The Humber Light Reconnaissance Cars were lightly armored wheeled vehicles built on the chassis of Humber's 1938 Super Snipe passenger sedans. Production of the Mk I variant, known as "Ironside" (after General Edmund Ironside) and as the nickname "Humberette" (as a counterpart to the contemporary vehicle design Beaverette), production began in Jul 1940; although 1,200 Mk I vehicles were ordered, only 200 were built as Mk II was ready for production in 1941
The Char 2C had a loaded weight of 69 tonnes, partly because of its armour - 45 mm at the front, 22 mm at the sides - but much of it just because of its huge size. The armour was among the thickest of World War I-era tanks, though by modern standards this would be considered thin. It is still easily the largest tank ever taken into production. With the tail fitted, the hull was over twelve metres long. Within its ample frame there was room for two fighting compartments. The forward compartment was crowned by a three-man turret (the first such in history) mounting a long 75 mm gun, and the second, at the rear of the tank, was topped by a machine gun turret. Both turrets had stroboscopic cupolas. The three independent 8 mm machine gun positions at the front gave protection against infantry assault.
The Char 2C is the only super-heavy tank ever to attain operational status — a super-heavy tank is not simply a tank that is very heavy but one that is much heavier than regular tanks of its period. The next operational tank to approach its weight would be the German Tiger II heavy tank of World War II.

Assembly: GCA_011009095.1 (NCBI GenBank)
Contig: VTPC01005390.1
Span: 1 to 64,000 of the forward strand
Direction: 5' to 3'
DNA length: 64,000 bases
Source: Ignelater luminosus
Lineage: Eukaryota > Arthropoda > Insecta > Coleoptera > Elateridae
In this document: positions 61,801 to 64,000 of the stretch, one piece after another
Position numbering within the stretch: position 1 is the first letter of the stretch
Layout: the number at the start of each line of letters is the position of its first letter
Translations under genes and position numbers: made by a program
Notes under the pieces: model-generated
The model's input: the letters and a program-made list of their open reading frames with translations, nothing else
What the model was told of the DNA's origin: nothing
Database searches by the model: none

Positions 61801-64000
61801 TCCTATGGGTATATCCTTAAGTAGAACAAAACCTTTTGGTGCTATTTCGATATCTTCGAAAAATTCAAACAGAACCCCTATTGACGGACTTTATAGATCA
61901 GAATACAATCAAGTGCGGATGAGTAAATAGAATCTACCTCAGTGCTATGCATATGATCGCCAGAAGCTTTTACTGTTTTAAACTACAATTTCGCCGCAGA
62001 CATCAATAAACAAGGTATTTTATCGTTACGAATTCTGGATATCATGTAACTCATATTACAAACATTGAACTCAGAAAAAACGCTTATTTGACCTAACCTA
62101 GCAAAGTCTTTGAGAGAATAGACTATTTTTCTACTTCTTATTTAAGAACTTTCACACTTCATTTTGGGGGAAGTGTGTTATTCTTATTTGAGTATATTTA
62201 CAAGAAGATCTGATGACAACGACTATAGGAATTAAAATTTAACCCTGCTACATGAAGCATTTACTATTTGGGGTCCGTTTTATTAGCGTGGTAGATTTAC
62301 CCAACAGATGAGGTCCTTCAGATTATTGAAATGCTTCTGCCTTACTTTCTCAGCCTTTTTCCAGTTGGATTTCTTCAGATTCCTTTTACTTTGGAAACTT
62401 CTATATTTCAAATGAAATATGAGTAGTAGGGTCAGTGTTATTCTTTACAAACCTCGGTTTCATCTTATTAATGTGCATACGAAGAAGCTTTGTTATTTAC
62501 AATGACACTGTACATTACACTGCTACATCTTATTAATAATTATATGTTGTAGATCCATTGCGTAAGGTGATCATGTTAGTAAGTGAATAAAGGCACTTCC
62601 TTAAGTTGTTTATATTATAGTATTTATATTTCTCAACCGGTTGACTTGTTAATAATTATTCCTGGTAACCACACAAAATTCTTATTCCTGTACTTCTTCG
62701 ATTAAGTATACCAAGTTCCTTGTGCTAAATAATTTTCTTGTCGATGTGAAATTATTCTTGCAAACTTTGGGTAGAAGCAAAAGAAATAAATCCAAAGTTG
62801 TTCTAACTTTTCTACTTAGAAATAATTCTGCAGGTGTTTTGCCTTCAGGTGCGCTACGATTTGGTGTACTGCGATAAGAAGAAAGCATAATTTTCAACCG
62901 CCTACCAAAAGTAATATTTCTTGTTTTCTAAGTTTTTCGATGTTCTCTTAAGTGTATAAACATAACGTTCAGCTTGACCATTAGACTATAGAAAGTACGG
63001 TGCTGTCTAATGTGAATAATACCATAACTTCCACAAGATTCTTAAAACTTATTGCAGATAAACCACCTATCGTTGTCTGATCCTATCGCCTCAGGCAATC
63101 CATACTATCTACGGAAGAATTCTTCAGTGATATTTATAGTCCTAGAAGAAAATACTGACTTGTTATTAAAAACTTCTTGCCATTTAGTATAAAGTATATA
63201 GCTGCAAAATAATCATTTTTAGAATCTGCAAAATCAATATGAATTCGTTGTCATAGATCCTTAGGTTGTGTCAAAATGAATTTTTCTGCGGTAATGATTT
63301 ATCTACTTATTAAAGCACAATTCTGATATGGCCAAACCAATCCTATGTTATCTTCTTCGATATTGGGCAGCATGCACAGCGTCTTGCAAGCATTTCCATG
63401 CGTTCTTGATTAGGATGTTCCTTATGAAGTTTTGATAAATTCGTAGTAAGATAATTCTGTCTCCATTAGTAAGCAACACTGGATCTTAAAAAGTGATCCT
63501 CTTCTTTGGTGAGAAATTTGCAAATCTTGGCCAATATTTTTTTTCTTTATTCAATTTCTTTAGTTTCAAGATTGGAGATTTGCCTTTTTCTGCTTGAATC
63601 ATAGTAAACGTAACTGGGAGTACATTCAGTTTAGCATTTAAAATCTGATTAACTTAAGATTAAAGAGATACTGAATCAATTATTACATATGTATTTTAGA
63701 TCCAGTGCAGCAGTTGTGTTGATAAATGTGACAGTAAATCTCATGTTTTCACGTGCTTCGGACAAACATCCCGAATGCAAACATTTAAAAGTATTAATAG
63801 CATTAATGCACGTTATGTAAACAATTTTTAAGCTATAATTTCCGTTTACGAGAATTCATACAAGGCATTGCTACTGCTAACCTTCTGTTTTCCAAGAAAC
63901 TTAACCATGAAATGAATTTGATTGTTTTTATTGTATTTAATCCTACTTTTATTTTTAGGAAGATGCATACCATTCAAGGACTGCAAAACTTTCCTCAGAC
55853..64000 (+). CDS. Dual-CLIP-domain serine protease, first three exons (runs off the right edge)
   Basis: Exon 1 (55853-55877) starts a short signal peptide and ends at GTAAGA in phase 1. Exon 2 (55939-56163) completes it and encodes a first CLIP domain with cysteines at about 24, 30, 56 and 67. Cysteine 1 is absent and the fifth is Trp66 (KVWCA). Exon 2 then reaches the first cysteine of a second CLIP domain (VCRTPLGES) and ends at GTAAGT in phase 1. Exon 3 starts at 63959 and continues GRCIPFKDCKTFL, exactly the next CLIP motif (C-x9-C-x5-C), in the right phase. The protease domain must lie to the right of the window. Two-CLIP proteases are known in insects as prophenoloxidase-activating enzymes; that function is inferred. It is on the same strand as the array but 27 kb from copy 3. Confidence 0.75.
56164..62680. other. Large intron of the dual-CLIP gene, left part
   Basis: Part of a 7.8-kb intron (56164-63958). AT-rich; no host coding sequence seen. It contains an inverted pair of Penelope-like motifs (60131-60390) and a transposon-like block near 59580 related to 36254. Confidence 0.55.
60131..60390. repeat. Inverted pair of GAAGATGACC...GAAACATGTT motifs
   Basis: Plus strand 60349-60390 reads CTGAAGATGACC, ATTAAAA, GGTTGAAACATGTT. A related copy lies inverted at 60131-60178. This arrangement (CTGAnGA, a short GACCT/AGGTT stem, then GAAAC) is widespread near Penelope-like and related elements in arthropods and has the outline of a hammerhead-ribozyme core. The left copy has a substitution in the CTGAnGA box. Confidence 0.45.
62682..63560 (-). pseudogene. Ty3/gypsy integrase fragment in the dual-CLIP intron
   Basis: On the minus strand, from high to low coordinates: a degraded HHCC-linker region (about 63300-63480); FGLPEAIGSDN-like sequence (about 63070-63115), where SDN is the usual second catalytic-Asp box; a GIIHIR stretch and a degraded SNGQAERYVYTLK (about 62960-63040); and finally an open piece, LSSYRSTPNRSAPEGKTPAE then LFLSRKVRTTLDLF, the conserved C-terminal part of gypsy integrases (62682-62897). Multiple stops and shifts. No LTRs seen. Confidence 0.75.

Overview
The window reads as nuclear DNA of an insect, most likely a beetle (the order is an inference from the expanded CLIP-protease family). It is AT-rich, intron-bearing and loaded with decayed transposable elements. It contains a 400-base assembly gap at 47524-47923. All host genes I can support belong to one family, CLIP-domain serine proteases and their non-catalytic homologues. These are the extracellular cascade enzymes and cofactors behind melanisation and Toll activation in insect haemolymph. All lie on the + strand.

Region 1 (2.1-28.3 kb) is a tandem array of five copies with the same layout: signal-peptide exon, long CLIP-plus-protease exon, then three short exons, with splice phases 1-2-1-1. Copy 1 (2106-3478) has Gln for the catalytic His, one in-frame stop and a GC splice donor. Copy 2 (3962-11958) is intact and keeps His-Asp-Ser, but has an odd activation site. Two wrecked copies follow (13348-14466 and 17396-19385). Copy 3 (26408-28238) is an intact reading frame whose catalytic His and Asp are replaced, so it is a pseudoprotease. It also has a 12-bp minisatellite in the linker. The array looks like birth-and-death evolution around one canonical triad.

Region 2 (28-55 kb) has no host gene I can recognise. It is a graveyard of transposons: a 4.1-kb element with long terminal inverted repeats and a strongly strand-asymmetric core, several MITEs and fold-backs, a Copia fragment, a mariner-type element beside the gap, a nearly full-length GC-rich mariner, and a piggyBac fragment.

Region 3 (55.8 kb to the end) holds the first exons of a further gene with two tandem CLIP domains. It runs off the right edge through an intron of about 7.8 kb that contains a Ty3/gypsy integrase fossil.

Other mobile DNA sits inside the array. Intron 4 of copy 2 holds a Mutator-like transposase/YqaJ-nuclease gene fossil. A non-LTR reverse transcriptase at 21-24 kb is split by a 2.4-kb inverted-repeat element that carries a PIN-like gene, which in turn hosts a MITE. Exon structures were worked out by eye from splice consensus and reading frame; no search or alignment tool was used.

finished modelling the Soviet T-24 medium tank of 1932 in 1:100 scale, for 15mm gaming. It's a lot lumpier than the original: due to printing size limitations, things like rivets, track links and what-have -you have to be hugely over-scale to show up at all. It generally looks OK in the flesh. Photographs of the original are pretty thin on the ground, and tend to be very grainy and blurry, so I've had to make a few semi-educated guesses about some structures. It's available for sale from Shapeways, at http://shpws.me/Ma76. It's $15.00 in WSF, or $32 in FUD.
The T-24 prototype was completed in 1931, and permission was given by the VTU to make 24 vehicles. One of the first T-24s was urgently sent to Kubinka for comparative trials with T-12. Initial trials were conducted, during which performance was found satisfactory, although the prototype’s engine caught fire, and the turret had to be transferred to a T-12 prototype for further testing. The 45mm gun was not ready for any T-24 tanks, so tests were conducted without them. Having been accepted into service with only a DT, they eventually received guns in 1932.
This is my 1:100 scale (15mm) Lanchester Mk.II that I had printed in high-definition black acrylate by Shapeways. The color is supposed to be the British army's *Deep Bronze Green*, their standard peace-time color for AFVs on home service during the interwar period. It's a color that consistently defeats me; I can never seem to get close to it. Vallejo do a Bronze Green in their VMC range, but it's nothing like the army color, being more like the color of actual green bronze.
SALUTE went off very well, especially considering the problems of getting ready for it while still being ill.... despite feeling rough I had a great day, and since getting back I've managed to get the mailorder situation under control and almost completely up to date, so most new orders should now start going out much faster than over the last couple of months. After everything that has happened since the New Year, I'm pretty much starting 2016 again from here on, with things being back to normal!
The new figure releases we had out for SALUTE (the long-awaited Moongrunt packs and Xar heavy weapons) will go up on the store in the next few days, so watch out for them finally being available to mail-order.
More news soon, please check back here regularly for more updates!